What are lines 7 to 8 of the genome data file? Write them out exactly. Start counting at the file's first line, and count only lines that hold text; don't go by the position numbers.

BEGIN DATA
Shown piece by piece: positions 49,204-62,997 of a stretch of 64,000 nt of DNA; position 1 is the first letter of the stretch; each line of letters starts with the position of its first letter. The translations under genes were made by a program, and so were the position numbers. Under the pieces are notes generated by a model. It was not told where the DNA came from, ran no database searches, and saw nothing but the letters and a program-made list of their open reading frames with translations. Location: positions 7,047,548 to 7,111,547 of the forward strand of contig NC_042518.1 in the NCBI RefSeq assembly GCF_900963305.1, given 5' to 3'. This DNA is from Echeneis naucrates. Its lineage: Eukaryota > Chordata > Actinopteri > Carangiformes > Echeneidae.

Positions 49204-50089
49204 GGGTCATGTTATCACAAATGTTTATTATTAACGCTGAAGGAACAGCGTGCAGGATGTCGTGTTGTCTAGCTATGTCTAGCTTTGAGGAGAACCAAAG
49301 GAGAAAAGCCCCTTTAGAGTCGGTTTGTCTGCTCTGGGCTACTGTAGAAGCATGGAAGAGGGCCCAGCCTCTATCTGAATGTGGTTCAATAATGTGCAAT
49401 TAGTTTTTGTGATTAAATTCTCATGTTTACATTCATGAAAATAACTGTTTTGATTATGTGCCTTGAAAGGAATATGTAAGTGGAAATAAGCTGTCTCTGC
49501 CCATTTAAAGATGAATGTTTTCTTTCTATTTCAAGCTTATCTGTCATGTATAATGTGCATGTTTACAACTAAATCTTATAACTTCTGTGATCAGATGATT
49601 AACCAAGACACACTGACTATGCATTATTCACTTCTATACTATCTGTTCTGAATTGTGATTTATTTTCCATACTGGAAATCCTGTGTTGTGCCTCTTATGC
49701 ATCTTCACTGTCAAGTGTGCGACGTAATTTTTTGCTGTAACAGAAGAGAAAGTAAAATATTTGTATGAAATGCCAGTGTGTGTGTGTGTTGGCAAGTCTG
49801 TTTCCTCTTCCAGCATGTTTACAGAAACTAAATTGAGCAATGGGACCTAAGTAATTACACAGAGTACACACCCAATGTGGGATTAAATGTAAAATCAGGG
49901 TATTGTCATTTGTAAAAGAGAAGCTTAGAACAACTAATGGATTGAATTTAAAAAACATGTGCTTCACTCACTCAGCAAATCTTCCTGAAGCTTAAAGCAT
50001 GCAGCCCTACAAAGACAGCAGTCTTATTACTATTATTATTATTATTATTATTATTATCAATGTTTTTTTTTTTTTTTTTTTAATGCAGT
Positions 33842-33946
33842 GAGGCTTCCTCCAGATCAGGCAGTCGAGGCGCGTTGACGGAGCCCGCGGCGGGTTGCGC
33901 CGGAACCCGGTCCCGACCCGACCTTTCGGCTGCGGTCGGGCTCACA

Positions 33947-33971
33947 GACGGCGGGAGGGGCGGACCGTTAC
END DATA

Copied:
49601 AACCAAGACACACTGACTATGCATTATTCACTTCTATACTATCTGTTCTGAATTGTGATTTATTTTCCATACTGGAAATCCTGTGTTGTGCCTCTTATGC
49701 ATCTTCACTGTCAAGTGTGCGACGTAATTTTTTGCTGTAACAGAAGAGAAAGTAAAATATTTGTATGAAATGCCAGTGTGTGTGTGTGTTGGCAAGTCTG